A telescope in orbit around Mars took this view of Earth and its Moon, showing continent-size detail on the planet. The image combines two separate exposures taken in November, 2016, by the High Resolution Imaging Science Experiment (HiRISE) camera on the Mars Reconnaissance Orbiter. The images were taken to calibrate HiRISE using the known value of reflectance for the Earth-facing side of the Moon. The exposures used to make this composite image were processed separately to optimize detail visible on both Earth and the Moon. The Moon is much darker than Earth and would barely be visible if shown at the same brightness scale as Earth.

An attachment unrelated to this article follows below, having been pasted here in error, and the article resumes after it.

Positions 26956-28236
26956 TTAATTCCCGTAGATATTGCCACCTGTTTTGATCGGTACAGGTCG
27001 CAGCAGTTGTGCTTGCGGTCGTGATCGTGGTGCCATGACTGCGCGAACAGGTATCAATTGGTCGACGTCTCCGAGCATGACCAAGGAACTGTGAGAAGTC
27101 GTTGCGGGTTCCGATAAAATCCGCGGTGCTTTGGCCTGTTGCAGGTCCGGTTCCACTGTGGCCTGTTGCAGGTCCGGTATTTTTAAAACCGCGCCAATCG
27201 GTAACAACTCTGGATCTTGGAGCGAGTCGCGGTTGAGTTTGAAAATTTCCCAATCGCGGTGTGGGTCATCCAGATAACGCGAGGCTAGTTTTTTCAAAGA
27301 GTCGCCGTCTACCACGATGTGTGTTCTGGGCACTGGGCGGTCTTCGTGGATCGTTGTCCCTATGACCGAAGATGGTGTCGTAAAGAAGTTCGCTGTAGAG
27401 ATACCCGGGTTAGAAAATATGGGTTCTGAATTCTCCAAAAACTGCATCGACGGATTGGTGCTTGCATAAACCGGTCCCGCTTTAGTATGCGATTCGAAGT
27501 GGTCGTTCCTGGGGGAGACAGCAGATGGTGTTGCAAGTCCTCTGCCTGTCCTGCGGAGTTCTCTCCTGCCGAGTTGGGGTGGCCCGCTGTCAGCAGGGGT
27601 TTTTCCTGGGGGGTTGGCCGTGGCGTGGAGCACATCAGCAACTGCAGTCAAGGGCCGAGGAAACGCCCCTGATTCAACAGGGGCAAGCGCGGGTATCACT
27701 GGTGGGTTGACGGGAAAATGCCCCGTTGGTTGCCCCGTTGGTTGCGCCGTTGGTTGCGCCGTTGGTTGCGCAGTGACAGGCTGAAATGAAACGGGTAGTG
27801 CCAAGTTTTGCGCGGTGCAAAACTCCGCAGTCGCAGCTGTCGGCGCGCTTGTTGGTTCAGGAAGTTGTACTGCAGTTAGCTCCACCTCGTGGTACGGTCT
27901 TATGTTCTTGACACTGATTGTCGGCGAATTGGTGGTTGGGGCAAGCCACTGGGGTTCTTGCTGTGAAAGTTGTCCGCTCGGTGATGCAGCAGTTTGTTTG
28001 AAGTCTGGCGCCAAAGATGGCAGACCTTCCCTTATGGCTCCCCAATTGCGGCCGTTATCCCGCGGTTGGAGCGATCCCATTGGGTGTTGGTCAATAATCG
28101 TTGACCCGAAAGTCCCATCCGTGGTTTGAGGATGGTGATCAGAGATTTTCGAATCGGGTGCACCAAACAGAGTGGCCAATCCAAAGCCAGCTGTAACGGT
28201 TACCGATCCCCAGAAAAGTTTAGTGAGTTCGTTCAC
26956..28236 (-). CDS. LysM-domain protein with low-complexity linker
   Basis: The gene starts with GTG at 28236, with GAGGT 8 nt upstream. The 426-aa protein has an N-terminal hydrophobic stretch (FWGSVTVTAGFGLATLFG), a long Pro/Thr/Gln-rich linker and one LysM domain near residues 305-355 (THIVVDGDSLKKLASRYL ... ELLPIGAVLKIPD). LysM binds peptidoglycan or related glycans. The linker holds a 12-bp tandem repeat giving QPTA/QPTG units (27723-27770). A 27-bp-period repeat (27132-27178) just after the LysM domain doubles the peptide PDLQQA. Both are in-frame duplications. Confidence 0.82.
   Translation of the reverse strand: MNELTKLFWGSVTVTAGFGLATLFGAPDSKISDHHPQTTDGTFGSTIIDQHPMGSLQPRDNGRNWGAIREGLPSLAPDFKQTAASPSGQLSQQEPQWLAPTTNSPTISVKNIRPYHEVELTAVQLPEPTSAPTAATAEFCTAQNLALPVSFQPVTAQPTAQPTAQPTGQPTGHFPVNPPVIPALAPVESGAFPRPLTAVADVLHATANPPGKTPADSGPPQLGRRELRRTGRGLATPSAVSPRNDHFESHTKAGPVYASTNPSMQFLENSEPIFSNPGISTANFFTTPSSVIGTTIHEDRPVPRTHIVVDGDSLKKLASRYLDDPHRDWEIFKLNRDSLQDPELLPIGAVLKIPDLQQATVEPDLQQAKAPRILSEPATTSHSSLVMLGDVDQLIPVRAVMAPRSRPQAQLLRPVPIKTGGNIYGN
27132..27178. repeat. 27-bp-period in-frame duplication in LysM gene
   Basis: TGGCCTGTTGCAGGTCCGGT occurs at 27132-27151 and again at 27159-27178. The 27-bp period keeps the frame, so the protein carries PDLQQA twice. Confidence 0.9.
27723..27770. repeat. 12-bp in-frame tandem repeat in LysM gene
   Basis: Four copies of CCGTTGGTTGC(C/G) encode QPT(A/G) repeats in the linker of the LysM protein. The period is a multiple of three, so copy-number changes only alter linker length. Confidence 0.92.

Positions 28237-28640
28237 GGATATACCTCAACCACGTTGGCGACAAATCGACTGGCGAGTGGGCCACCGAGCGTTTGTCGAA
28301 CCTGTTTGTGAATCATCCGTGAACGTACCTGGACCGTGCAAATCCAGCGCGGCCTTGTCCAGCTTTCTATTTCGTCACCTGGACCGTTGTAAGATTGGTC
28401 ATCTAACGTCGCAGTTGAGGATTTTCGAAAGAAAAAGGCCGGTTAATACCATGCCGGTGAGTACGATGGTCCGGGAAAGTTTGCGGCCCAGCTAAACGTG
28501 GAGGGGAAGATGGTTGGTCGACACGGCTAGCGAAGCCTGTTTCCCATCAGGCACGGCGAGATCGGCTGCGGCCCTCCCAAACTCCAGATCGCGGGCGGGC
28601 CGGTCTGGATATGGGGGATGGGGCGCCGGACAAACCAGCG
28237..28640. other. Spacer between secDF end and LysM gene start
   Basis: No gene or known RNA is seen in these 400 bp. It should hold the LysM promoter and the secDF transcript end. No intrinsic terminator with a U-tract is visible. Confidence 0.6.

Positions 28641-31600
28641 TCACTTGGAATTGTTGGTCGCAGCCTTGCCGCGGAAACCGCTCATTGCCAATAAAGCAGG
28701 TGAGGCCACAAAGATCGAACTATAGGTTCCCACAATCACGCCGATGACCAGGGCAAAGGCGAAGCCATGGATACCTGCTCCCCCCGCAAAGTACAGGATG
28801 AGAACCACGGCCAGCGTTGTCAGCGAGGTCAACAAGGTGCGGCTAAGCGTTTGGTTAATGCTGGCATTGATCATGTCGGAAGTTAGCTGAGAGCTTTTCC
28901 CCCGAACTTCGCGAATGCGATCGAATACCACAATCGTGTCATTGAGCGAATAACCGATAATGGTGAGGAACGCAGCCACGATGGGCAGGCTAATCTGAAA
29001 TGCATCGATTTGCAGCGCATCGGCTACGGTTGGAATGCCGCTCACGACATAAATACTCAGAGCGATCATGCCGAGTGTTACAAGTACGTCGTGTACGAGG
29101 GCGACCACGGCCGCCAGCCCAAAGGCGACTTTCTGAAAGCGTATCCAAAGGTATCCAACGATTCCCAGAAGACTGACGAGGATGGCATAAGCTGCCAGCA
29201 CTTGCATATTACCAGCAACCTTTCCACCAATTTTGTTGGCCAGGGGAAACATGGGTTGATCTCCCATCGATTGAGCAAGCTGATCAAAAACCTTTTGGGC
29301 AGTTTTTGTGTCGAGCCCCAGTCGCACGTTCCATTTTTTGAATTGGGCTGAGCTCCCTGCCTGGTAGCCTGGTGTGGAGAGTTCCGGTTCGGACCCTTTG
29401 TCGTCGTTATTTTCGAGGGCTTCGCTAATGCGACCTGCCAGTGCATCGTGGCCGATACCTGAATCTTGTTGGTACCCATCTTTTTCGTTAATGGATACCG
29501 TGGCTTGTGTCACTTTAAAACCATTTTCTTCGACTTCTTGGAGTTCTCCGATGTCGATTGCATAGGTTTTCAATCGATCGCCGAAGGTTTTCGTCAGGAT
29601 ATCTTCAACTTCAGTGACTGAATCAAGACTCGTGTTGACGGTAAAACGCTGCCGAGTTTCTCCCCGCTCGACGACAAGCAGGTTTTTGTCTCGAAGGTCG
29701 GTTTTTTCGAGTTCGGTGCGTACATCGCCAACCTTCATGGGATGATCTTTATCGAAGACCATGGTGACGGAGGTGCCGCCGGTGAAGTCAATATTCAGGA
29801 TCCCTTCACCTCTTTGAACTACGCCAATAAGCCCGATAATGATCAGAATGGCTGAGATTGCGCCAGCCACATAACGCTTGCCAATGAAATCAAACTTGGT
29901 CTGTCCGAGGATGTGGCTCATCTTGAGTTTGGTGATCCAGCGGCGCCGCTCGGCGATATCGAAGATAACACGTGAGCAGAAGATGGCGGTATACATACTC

The combined view retains the correct positions and sizes of the two bodies relative to each other. The distance between Earth and the Moon is about 30 times the diameter of Earth. Earth and the moon appear closer than they actually are in this image because the observation was planned for a time at which the Moon was almost directly behind Earth as seen from Mars so that the Earth-facing side of the Moon would be visible.
The reddish feature near the middle of the face of Earth is Australia. Mars was about 205 million km from Earth when the images were taken, so nude sunbathers are not visible in this image.
Image Credit: NASA